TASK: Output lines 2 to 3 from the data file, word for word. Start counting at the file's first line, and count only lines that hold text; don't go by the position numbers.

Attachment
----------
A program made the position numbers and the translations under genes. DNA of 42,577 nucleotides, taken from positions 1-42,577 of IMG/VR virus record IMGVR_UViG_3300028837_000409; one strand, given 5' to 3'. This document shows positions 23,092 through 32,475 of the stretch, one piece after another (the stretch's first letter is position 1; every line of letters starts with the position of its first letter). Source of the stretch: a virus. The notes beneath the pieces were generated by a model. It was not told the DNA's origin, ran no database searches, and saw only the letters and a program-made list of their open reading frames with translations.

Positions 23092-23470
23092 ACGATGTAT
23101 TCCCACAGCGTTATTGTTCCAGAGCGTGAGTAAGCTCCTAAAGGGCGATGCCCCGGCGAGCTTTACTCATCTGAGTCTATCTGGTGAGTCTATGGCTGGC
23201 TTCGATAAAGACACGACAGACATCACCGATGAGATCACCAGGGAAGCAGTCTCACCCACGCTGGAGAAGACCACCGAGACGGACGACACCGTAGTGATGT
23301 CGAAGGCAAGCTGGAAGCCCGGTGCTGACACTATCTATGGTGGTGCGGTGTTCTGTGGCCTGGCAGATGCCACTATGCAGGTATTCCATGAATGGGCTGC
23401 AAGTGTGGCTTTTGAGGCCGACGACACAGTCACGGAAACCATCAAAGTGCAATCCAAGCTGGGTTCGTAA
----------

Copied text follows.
Positions 23092-23470
23092 ACGATGTAT